• Kristin Jones
  • Kristin Jones, CEO Wallop! OnDemand

    Kristin Jones serves as Founder and CEO of Wallop! OnDemand, and she is known throughout the PR community for her dedication to improving PR measurement and analytics. She developed the Wallop! measurement, monitoring and analytics solutions to provide PR leaders with the tools they need to succeed in today's market. Kristin is also the owner and founder of Jones PR (www.jonespr.net), an agency best known for obtaining high-profile media coverage for its clients. Prior to founding Jones PR, Kristin spent several years working with two of the world's largest PR firms – Porter Novelli and Weber Shandwick – and has worked with a number of boutique PR agencies in Silicon Valley. Outside of work Kristin enjoys spending time outdoors with her family, reading, playing board games and exercising. She's a wine enthusiast, is fascinated by paleontology, and she loves a good crime-drama flick.
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Using measurement to grow your PR budget – part 1

I think it is safe to say that PR professionals are always looking for a way to grow their budgets. Many in the PR industry have either faced tight budgets or cuts in recent years. As the economy shows signs of improvement, you may be hoping to add some dollars to your PR budget. But, as I’m sure you realize, being awarded more dollars for PR is not something that just “happens.” Instead, it takes hard work, some solid information, and a good amount of persuading to earn the budget increase that we’d all like to see.

Before you approach executives to ask for additional funding for your PR program, you first want to do everything possible to make it easy for them to say “YES.” So, how do you do that? Well, you start by making absolutely sure that you are maximizing your existing PR budget. After all, you can’t create a very strong case for adding to the PR budget, if you aren’t successfully managing what you already have.

Executives need to understand how PR is responsible for positively impacting the business and that it is a good investment. So, take time to review your program and make sure it IS a good investment – one that is worthy of additional funding. Executives will be more willing to entertain requests for additional resources if they have seen proof that PR is getting the most out of every single allotted dollar.

You know, a lot of clients and executives aren’t certain about what they are actually getting for their PR spend. They don’t know if a program is performing at the optimum level, or if money is being wasted. Without the absolute understanding that PR is making the most out of the existing budget, few executives will feel confident that spending additional money on PR is worth it. Clients and execs need to be assured that spending money on PR is a wise business decision.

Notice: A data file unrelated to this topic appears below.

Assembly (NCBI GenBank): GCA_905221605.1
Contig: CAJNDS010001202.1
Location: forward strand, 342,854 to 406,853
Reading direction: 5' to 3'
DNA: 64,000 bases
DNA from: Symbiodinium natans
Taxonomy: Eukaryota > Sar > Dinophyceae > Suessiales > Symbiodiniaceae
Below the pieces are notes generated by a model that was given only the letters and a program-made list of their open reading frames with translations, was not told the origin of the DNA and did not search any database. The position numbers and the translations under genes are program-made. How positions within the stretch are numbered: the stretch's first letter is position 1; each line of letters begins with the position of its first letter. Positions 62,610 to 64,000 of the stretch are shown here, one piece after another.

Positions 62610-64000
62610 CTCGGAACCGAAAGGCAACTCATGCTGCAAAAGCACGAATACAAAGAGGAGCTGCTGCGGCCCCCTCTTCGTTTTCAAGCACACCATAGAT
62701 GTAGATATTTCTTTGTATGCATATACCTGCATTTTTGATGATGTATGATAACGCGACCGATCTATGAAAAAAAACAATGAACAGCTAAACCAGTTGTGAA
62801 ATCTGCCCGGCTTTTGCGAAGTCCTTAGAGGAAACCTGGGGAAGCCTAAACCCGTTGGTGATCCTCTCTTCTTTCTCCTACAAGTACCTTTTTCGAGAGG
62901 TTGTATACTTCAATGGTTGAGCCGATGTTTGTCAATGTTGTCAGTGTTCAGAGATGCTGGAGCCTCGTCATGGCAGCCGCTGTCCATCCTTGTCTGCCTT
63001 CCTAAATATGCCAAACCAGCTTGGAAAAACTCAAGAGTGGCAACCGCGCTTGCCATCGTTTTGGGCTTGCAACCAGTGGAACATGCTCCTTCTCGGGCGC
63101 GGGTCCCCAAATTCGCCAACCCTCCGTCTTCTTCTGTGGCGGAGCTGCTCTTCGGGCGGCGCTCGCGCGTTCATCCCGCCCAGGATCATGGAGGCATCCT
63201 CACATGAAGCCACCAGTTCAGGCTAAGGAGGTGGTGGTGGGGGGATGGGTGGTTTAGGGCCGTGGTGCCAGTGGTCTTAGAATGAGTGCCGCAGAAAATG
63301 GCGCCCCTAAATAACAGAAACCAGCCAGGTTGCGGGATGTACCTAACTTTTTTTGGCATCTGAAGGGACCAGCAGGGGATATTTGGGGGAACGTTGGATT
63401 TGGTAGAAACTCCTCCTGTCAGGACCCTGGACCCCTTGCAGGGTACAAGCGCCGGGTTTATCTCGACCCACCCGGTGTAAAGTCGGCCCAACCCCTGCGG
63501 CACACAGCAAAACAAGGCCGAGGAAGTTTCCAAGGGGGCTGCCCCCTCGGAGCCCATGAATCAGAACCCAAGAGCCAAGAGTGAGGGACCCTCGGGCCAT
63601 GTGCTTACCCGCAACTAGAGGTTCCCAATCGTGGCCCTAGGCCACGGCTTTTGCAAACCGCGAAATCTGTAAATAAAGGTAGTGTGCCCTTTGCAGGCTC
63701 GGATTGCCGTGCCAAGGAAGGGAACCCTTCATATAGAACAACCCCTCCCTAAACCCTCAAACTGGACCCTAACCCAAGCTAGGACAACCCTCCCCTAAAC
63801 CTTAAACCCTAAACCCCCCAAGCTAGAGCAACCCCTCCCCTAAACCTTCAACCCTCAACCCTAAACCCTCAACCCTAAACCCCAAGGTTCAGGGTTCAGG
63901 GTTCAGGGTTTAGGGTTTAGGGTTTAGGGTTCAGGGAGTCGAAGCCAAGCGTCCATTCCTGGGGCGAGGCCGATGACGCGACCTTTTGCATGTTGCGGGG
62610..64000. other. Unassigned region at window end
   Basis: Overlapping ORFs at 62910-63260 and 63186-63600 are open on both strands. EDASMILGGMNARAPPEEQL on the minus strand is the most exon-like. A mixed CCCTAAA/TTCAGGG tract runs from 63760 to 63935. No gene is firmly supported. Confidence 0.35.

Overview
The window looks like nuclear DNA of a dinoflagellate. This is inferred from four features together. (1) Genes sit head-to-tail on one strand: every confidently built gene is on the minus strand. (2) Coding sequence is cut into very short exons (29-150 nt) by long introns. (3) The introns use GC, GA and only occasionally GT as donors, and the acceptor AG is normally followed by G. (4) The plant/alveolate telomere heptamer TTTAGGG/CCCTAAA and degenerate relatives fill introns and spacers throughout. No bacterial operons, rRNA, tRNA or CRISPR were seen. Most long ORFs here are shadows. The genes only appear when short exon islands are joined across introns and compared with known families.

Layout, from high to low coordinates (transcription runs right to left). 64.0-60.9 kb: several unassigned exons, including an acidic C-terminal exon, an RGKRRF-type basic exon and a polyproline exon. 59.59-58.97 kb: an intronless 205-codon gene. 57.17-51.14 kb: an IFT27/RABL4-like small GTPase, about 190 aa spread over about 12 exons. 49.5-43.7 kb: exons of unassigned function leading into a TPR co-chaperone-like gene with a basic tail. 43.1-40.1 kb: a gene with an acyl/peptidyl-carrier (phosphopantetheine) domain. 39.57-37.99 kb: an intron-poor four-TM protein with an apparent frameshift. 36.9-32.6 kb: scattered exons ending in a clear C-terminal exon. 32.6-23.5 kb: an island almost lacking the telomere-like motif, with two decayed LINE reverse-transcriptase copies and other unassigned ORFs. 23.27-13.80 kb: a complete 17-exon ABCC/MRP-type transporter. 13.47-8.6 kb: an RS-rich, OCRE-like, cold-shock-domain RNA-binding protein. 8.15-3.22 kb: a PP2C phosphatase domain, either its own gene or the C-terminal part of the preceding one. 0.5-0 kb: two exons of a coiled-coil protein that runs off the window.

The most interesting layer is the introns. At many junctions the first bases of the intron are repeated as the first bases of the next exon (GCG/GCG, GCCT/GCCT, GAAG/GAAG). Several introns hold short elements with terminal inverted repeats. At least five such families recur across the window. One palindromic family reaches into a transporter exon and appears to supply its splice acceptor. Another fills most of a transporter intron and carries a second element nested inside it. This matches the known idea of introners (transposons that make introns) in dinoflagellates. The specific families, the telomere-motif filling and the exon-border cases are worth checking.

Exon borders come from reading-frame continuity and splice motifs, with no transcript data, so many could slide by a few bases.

So, get your program into perfect working order long before you plan to ask for a budget increase. That way, when the time comes to ask for more money you can point to your successful program to help make a case for funding.

Here are some ways to fine-tune your program and position PR as an essential business component that is worthy of more resources:

  • Drive efficiencies into your program – Take calculated steps to make sure that your strategy (and every PR activity) is laser focused and designed to produce specific results.
  • Use measurement information to determine what is working and what is not – Track PR efforts to gain an understanding of the areas you need to focus on most so you can accomplish the best results. Measure and analyze PR results so you can make informed decisions about how to use your budget dollars efficiently.
  • Eliminate activities that aren’t getting proven results – When data suggests that certain areas of your program are not producing results, make changes and improvements that will lead to more desirable outcomes.
  • Have a plan for dealing with distractions – If you’re going to invest time and effort into creating, executing and tracking a targeted campaign, you need to make sure your success isn’t sidetracked. So, create a plan for dealing with distractions and stick to it.

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